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Baker's Dozen

No Boundaries: Dennis Bovell's Baker's Dozen
Neil Kulkarni , October 20th, 2021 09:48

From his time working on classics like The Pop Group's Y, The Slits' Cut and Janet Kay's Silly Games, to the inspiration of Jimi Hendrix and The Beatles, Dennis Bovell takes Neil Kulkarni through his thirteen favourite records


Matumbi – Point Of View

Your reggae outfit Matumbi were formed in 1971 but had to wait until 1979 to score a first chart hit and successful album with Point Of View, despite reportedly ‘blowing away’ the Wailers after a 1973 support slot…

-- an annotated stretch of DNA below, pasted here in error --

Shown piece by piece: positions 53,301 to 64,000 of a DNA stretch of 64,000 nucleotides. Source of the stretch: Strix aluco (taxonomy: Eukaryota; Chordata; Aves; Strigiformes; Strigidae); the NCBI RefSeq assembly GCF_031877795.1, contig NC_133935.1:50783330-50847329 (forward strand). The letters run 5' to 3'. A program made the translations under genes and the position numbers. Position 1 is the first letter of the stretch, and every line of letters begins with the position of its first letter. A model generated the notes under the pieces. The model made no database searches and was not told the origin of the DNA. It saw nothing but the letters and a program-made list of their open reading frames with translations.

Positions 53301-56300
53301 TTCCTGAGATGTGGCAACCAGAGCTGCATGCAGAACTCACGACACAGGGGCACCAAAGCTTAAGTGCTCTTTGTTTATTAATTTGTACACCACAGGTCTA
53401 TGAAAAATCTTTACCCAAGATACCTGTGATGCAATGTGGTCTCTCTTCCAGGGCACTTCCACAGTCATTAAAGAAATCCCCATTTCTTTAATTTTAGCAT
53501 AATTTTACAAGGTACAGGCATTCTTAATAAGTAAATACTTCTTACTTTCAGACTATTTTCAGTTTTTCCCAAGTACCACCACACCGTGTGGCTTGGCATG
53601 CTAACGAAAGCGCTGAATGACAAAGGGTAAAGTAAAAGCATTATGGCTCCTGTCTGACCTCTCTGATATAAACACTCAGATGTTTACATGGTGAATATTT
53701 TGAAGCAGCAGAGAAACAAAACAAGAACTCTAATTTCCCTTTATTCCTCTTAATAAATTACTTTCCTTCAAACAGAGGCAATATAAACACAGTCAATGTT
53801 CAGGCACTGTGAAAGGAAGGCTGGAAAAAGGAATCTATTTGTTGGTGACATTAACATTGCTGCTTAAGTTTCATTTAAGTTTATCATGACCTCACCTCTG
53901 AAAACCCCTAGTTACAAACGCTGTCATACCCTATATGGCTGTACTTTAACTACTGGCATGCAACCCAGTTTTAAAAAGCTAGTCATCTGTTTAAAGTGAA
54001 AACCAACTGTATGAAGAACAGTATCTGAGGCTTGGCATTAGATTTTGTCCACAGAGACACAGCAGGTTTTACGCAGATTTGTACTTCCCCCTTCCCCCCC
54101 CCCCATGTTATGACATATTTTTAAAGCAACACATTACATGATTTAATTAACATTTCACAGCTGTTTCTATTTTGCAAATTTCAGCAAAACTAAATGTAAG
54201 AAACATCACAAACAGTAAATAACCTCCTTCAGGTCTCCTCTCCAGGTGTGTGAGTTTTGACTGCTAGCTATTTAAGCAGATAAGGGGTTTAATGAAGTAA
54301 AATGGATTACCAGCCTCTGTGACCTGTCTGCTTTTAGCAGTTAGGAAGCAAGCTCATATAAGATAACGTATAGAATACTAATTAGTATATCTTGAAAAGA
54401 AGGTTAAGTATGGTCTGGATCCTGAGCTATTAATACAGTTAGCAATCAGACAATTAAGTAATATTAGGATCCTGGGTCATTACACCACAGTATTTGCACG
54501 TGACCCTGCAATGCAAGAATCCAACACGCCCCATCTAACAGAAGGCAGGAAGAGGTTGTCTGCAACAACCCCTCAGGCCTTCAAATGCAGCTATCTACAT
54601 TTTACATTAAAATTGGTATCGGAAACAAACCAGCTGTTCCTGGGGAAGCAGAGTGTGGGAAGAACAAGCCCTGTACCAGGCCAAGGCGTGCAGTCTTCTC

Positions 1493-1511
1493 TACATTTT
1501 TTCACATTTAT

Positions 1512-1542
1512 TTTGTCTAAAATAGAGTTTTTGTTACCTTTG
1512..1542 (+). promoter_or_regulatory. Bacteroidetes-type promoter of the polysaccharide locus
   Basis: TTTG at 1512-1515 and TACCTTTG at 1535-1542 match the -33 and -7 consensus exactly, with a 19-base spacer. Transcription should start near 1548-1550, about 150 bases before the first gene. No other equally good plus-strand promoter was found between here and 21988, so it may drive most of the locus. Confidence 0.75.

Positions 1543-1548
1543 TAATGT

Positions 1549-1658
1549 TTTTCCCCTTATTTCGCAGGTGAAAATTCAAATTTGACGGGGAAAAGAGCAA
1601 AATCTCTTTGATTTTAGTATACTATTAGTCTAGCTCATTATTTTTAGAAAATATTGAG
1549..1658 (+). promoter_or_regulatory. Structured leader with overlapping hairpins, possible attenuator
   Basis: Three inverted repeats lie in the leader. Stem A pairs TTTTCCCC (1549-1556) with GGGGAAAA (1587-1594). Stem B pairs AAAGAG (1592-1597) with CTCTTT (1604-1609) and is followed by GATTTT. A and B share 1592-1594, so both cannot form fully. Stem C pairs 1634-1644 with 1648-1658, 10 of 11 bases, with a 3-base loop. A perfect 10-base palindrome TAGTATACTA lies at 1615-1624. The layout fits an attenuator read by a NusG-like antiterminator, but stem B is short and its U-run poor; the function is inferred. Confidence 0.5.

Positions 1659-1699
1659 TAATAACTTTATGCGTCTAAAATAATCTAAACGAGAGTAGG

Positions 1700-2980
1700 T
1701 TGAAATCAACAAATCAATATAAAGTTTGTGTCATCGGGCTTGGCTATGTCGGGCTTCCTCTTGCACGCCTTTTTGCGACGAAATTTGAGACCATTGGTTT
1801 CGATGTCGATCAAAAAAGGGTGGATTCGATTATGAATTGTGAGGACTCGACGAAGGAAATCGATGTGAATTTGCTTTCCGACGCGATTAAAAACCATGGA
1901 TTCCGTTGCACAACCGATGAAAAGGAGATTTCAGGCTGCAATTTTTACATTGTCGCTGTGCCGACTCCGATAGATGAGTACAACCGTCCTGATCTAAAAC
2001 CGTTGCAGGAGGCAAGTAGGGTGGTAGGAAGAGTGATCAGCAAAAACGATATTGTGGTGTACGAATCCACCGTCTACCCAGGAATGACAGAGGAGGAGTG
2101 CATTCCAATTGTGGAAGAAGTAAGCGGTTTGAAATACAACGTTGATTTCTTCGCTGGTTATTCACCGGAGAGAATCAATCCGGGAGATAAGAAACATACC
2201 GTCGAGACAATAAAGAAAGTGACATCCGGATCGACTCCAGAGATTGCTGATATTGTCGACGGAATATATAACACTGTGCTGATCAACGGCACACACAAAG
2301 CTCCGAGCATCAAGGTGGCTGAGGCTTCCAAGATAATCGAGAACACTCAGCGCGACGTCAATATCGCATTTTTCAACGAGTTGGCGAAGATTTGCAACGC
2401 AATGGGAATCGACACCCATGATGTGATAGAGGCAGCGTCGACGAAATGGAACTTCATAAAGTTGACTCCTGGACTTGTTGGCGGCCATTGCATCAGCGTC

That upset us - they were our heroes! When we started Matumbi, reggae was a music that people heard on the radio or saw on TV but really couldn’t see live. We were pretty much the only working reggae band in the UK and backing up visiting reggae singers was a real education. Backing up Pat Kelly, Tony Flowers, Dennis Brown, I-Roy: toasters normally only toasted with sound-systems but it taught us all so much - rubbing shoulders with people like that, and having to learn their songs and perform them really inspired us to think - let’s do some of our own. The other tour that really taught us so much was being on the road with Ian Dury & The Blockheads in the late 70s. I’ve always been fascinated by those artists who are just unique, and themselves, and that’s what drew me to a lot of the bands and artists I’ve worked with over the years.